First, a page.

Can I get a trial license?

Yes, please contact us for further details

How many users can use the same license?

There is no limit to how many users can be assigned to the same license, or license pool.  However, only one user can have one license checked out at a time.

Is possible to share a license?

Yes, Ares uses an online license server that allows multiple users to share a license.  Each computer that Ares is installed upon is considered “one user”.  Many options are available.  Multiple users can share one or more licenses.  Each user can have one dedicated license.  A person can have Ares installed on multiple computers, with all of those computers sharing one license, etc.
When you exit Ares, your license is released and others can make use of it.
If you’re traveling and won’t have an internet connection, it’s possible to “check out a license” for any number of days.  However, no one else will be able to use the license during this time until you run Ares with an internet connection, unselect a “keep license checked out” option and exit Ares, releasing the license.
A hardware based “USB dongle” license is also available.

What can I do with Ares?

There are currently four modules that are publicly sold.  These are:
Nonlinear Modeler
Frequency Response
Coordinate Mapper
There are other modules, most notably acoustic impedance measurement modules, that are kept proprietary for SAATI use.

Modeler Module

Modeler Module

This is a linear lumped element modeler that uses equivalent circuit techniques to model acoustical systems.  These systems are usually a speaker or microphone application.  With a speaker, you usually want to know the SPL that will be radiated from a speaker, or produced in a user’s ear canal.  For a microphone, you usually want to predict the effects of various ports, volumes and protective membranes upon the microphone’s response.  The linear Modeler allows you to drag and drop various acoustical elements, and then connect them in a “circuit” that matches your design.  Electrical and mechanical elements are also supported.

Nonlinear Modeler

The nonlinear modeler predicts the total harmonic distortion (THD) from nonlinear speaker Thiele-Small models, and from nonlinear material behavior.  It’s very instructional for understanding the behavior of these two distortion sources and how varying port lengths and volume sizes on this distortion.  Like the linear modeler, this also uses lumped parameter analysis techniques, but the model “topology” is fixed.  That means you cannot add or remove new elements, but you must match your physical design to one of the two fixed topologies provided.  This modeler is not meant to be used for design, but rather to understand the relationship between basic acoustical structures and the distortion mechanisms.  The module also has a feature that allows you to process a WAV file through the nonlinear model and perform listening tests on the results.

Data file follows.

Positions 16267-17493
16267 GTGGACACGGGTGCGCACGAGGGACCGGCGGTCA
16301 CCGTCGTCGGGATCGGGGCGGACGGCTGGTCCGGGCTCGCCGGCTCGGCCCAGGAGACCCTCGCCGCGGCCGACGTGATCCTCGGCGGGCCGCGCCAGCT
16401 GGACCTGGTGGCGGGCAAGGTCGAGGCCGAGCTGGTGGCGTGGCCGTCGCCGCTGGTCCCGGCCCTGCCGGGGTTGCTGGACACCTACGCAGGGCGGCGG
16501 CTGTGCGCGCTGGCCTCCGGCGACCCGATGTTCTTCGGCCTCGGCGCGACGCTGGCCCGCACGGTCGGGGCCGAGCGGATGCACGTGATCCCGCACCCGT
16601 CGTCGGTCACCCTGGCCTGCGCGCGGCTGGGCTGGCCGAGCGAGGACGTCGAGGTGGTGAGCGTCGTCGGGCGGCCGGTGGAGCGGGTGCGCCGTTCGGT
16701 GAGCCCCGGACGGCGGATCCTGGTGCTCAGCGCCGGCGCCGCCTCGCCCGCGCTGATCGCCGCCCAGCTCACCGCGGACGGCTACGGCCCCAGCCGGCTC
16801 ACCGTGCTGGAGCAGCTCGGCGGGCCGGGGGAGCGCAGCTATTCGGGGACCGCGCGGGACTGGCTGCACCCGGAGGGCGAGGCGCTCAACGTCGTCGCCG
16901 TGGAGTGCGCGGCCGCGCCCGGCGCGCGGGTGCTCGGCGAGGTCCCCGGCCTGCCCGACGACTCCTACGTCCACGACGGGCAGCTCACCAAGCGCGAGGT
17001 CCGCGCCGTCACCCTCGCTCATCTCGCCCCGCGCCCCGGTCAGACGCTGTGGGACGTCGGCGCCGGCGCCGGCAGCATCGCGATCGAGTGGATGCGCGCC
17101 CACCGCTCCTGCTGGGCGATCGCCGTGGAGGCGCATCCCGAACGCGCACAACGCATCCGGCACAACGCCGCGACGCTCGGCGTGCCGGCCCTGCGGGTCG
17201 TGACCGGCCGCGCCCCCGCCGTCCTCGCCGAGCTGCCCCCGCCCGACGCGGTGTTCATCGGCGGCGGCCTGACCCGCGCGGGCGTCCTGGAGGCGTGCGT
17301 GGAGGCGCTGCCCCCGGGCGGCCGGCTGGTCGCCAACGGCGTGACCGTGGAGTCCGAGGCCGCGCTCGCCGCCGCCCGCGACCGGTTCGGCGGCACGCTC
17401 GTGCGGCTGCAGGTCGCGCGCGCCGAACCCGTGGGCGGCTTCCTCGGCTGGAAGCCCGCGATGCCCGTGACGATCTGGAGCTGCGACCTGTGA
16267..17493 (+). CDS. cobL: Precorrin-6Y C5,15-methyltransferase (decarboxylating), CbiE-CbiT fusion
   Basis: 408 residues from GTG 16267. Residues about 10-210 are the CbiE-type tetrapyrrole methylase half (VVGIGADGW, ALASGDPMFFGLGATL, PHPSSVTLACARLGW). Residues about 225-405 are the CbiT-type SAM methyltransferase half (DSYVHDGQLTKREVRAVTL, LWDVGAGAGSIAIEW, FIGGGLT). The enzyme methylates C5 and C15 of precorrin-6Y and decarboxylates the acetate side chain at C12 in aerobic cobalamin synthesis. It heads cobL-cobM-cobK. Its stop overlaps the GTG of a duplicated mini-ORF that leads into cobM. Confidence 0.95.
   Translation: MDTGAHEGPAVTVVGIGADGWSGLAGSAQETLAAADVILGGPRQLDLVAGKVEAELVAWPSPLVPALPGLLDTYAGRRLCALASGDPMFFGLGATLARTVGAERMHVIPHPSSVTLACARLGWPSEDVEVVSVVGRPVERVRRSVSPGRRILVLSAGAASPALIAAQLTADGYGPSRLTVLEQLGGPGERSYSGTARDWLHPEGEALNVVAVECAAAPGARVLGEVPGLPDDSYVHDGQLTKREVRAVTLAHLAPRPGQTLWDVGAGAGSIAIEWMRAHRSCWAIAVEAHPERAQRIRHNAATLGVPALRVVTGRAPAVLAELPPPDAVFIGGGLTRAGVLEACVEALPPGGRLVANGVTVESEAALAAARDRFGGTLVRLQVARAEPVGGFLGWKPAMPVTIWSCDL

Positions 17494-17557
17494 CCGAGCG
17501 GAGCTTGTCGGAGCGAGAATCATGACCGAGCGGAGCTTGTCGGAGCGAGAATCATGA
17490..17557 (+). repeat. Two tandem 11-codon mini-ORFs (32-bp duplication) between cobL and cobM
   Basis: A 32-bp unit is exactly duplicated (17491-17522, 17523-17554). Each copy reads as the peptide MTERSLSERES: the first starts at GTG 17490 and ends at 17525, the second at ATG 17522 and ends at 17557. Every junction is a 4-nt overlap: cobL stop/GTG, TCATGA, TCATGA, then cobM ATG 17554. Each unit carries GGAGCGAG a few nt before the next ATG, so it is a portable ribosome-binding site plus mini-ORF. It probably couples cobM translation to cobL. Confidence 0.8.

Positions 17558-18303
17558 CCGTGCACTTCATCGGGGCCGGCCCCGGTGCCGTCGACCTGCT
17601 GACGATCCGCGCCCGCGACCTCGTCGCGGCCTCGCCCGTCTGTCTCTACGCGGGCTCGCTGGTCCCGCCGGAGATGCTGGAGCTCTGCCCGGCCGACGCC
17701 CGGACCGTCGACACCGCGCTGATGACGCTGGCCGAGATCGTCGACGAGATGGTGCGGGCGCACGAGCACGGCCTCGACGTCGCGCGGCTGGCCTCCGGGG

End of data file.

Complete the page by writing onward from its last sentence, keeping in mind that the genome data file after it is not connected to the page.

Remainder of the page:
Frequency Response

The Frequency Response module uses a computer’s sound card to perform transfer function measurements.  If the sound card is calibrated, then calibrated SPL and electrical impedance measurements can be taken.  A measurement can be performed using a specified output spectrum, or the output can be adjusted so an input matches a desired input level.  Several telephony metrics can also be computed, these include RLR, SLR and TCLw.  Mathematical operations on the measurements can be performed so, for instance, a speaker’s displacement can be estimated by it’s radiation SPL.

Coordinate Mapper

This is a non-acoustical module that’s used as a simple utility to get data points from a graph.  An image of a graph is imported into the module, the user enters three coordinate locations on the graph that are to be used to build a mapping between the display window and the coordinates in the graph, the user selects these three locations with the mouse, and then the mouse can be used to select data points on the graph that are to be recorded.  While simple, it is extremely useful when only an image of a speaker or microphone’s response is available, and the data is not.  Data can be captured from the image and imported into the modeler so a direction comparison between a measured (or expected) response and the model’s response can be made.  Non-graph images can also be imported, such as an image of a phone’s internal structure.  By establishing a x and y extent of the picture, specific locations of parts in the phone can be identified.

What is Ares?

Ares is a collection of acoustic simulation and measurement tools mostly focused on small consumer electronic design applications such as cell phones, tablets, smart speakers, etc.   The different major features of Ares are grouped into “modules”.  A module is almost a separate program, but rather than making 5 or 6 separate programs to do different things, all of these programs are put into the single Ares interface.  The advantage of this is you get one standardized interface that you must familiarize yourself with, and when you save your work to a *.ares file, all of your design work is saved to one file, so you have fewer files to keep track of.